Cardinal Archbishop of Westminster

Mass with Seminarians at Walsingham

Given at a Mass at the gathering of seminarians from England and Wales at Our Lady's Shrine in Walsingham on 5 September 2015.

Today we are so glad and honoured to be together at this wonderful shrine of Our Blessed Lady. Here we touch something that runs deep in the Catholic veins of this country. Here we can sense why we refer to England as Mary's Dowry. And, of course, Wales too has its own splendid expressions of this same special love. 

Today, I suggest, we honour Mary with one particular title, one which I trust will be used more frequently in the months and year ahead. Today we honour her as our 'Mother of Mercy' and I could immediately add the words 'our life, our sweetness and our hope.'

We have just listened to the words of the Annunciation, words effecting what they proclaim, words which mark the moment of the Incarnation of the Eternal Word of God in our flesh.

Reflecting on this mystery, in Misericordiae Vultus, Pope Francis writes these words: 'No one has penetrated the profound mystery of the incarnation like Mary. Her entire life was patterned after the presence of mercy made flesh. The Mother of the Crucified and Risen One has entered the sanctuary of divine mercy because she participated intimately in the mystery of his love' (MV 24). 

The Holy Father then reflects on each stage of Mary's life: her immaculate conception; her song of praise sung at the home of Elizabeth which, as he says, includes even us today, and her presence at the foot of the cross where she 'witnessed the words of forgiveness spoken by Jesus.' Pope Francis says: 'This supreme expression of mercy towards those who crucified Him shows us the point to which the mercy of God can reach. Mary attests that the mercy of the Son of God knows no bounds and extends to everyone, without exception' (MV 24). 

Mary, our Mother of Mercy, gives us this testimony and calls on us, her children, to witness to that same boundless mercy of God in all that we do. 

This, of course, is the project of the Year of Mercy. It is the emphasis we are giving to this next step in our journey of evangelisation, Proclaim ‘15. We are, quite simply, called to proclaim God's mercy.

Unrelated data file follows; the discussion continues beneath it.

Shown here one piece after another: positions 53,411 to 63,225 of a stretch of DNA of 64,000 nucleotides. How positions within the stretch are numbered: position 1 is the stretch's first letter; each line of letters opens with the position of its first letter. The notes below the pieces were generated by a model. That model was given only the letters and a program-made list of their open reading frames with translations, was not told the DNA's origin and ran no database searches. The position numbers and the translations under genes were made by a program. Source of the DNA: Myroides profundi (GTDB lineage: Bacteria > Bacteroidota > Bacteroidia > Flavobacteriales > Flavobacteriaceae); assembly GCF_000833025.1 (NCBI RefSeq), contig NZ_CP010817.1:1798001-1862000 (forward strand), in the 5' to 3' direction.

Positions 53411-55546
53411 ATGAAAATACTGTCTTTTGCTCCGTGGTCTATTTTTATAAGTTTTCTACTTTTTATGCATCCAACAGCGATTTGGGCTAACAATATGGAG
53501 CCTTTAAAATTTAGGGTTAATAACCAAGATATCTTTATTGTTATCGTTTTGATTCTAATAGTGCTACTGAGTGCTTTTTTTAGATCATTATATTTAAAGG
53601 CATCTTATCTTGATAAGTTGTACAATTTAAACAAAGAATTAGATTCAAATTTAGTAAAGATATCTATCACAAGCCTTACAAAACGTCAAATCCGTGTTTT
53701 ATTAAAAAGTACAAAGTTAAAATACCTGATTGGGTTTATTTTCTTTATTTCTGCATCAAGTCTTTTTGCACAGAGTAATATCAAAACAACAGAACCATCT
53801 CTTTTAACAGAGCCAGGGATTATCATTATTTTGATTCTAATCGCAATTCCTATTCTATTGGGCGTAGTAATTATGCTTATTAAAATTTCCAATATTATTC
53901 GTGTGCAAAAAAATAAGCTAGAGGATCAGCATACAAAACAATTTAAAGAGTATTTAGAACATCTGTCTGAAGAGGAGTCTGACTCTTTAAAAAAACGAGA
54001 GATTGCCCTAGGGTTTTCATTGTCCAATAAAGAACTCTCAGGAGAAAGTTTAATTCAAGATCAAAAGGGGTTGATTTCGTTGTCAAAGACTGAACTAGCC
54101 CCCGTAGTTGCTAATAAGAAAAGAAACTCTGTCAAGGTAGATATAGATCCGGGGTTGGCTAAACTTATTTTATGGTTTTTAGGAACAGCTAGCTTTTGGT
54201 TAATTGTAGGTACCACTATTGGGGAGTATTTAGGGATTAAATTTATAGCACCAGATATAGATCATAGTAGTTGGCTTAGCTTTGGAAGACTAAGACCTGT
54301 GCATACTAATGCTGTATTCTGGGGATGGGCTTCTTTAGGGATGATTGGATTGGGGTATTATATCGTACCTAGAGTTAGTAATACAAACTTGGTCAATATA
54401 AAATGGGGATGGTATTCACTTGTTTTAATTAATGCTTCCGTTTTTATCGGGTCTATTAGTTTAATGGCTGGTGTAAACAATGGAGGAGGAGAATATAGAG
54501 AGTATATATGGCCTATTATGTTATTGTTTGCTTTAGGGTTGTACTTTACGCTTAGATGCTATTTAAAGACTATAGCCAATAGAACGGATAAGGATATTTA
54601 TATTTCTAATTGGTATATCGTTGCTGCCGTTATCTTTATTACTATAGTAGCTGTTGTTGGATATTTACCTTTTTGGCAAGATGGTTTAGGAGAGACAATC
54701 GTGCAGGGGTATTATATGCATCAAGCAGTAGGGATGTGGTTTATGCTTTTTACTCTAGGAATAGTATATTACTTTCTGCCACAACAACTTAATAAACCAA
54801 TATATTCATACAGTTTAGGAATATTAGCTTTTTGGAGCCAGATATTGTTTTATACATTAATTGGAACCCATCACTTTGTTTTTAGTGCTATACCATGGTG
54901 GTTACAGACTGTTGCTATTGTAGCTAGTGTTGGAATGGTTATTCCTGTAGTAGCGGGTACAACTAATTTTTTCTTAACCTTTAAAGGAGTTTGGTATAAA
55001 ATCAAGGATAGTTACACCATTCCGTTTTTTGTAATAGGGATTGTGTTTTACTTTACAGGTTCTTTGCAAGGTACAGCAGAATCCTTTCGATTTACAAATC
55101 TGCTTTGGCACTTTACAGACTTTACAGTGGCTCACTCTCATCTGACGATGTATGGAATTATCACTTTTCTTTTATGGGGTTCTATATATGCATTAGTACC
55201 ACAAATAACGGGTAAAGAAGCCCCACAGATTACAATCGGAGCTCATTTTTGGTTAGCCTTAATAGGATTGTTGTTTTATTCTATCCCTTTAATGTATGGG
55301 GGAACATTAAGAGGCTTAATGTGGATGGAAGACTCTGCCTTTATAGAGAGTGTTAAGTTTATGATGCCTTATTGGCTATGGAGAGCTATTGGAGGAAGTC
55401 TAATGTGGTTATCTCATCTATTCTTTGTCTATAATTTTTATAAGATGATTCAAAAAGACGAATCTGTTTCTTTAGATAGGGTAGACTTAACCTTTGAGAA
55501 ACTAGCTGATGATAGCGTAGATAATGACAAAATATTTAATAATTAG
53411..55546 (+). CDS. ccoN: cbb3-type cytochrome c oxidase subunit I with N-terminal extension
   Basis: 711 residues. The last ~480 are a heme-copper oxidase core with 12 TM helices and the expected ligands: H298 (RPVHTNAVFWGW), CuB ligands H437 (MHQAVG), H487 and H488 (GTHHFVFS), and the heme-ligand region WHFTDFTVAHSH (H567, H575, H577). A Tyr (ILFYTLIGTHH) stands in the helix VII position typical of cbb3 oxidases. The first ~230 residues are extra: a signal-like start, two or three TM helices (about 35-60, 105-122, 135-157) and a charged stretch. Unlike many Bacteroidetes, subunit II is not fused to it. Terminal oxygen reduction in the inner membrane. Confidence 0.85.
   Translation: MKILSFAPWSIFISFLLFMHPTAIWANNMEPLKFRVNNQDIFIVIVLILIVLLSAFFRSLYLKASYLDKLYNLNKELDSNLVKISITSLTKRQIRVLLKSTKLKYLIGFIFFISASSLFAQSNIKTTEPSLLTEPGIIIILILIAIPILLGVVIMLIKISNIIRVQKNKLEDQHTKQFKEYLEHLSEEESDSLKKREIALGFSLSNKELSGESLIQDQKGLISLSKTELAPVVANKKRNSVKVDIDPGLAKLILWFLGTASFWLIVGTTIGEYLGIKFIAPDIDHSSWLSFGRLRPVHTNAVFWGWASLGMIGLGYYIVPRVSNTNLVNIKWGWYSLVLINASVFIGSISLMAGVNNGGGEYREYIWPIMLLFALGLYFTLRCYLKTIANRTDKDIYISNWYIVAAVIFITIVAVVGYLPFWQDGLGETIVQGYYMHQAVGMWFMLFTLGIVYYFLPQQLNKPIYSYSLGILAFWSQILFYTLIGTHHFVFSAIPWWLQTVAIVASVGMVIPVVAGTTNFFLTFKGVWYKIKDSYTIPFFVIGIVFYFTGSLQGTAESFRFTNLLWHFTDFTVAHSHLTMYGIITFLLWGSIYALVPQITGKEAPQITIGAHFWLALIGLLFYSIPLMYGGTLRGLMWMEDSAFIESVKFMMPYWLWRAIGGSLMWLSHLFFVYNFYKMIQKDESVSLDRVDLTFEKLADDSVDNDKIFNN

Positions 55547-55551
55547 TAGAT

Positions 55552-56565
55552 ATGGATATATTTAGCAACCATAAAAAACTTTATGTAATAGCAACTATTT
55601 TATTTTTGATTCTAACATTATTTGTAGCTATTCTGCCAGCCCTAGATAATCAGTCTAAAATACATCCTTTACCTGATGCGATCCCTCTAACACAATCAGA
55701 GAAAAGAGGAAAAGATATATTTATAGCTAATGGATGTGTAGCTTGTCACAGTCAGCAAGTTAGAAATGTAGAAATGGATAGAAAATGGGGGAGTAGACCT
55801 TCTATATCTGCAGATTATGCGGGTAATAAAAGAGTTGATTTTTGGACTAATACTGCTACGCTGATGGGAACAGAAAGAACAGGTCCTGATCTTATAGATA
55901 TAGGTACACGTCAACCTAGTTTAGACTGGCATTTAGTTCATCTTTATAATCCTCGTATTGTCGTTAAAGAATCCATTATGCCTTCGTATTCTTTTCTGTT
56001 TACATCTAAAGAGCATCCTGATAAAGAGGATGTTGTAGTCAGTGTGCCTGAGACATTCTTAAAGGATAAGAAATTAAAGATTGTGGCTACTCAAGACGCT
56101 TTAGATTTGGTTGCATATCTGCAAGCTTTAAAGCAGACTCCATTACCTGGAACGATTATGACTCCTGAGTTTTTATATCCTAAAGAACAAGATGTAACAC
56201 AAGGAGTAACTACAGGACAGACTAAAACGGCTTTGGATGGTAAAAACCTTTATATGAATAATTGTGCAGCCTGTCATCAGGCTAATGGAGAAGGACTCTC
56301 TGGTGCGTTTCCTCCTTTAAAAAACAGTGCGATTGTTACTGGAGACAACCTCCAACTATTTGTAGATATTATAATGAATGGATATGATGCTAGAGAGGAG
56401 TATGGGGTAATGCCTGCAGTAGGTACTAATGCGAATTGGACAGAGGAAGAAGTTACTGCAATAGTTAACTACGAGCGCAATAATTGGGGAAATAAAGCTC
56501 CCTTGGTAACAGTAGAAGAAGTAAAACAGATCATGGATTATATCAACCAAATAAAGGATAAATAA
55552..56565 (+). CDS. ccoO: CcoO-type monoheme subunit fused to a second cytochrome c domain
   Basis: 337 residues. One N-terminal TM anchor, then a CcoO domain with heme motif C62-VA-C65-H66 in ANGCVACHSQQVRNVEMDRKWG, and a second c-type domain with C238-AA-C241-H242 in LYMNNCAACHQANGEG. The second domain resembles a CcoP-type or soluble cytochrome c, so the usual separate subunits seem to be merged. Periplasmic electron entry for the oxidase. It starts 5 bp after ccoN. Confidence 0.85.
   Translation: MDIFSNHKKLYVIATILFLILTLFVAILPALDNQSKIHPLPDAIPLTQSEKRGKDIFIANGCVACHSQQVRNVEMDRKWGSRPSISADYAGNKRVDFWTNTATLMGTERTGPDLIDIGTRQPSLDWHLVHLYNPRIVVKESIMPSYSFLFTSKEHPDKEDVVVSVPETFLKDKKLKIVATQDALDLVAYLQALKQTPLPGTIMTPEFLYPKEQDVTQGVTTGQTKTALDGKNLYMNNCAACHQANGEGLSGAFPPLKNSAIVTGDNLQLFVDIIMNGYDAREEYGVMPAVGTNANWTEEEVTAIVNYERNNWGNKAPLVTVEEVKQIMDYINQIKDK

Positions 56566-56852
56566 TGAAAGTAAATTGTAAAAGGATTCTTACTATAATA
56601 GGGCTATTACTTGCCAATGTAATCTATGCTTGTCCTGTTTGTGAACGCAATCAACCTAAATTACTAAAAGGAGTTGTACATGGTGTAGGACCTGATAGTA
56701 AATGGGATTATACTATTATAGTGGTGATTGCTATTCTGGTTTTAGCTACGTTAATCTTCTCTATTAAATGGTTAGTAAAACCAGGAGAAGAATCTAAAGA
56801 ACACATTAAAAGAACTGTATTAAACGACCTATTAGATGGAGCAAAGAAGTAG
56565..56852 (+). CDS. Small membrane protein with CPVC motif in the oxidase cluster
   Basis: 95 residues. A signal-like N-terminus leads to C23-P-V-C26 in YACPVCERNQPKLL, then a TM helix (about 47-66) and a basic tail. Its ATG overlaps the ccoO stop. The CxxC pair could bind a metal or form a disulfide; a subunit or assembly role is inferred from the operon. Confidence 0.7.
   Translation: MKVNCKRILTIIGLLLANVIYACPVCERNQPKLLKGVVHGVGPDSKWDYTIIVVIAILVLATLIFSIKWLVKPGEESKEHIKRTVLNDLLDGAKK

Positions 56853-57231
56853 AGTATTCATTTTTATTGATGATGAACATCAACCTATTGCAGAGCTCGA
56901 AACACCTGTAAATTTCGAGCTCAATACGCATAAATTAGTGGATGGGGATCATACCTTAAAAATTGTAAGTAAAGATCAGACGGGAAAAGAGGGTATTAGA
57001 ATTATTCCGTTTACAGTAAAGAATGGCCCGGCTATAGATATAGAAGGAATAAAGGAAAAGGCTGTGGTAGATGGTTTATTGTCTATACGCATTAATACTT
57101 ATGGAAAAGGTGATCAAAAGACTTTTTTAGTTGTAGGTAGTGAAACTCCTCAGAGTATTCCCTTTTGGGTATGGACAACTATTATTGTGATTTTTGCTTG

For many of us this project contains a challenge which we do not like to make too explicit. Yet it rumbles away within our minds and maybe our consciences. We are formed, or being formed, to be teachers of the Gospel, teachers of the unfolding Gospel truth in the dogmas of the Church. How do we sustain our responsibility of teaching and upholding that truth while at the same time being messengers of limitless mercy? Does not the message of mercy somehow weaken the demands of truth? How do the demands of God's justice, that acting out of the truth in every situation, come together with the freely given gift of God's mercy? 

Pope Francis tackles this question head on in this same letter. He ponders on the relationship between justice and mercy. 'These two,' he says, 'are not contradictory realities but two dimensions of a single reality that unfolds progressively until it culminates in the fullness of love' (MV 20). 

Justice is presented as 'that which is rightly due to each individual’ (MV 20). It is understood in the Bible as 'the full observance of the Law' (MV 20). However, the Pope insists that in the fullness of Biblical teaching justice is 'conceived essentially as the faithful abandonment of oneself to God's will' (MV 20). 

Jesus, he says, is rejected by the Pharisees precisely because he insisted on going further than the requirements of the Law. Jesus challenges those who would draw a line at formal respect for the law as the key issue. In doing so, Jesus quotes Hosea - 'I desire love and not sacrifice' (6.6). Pope Francis writes that this is to be seen even in the very actions of our Lord.  'Jesus…goes beyond the law' he says, 'the company he keeps with those the law considers sinners makes us realise the depth of his mercy' (MV 20).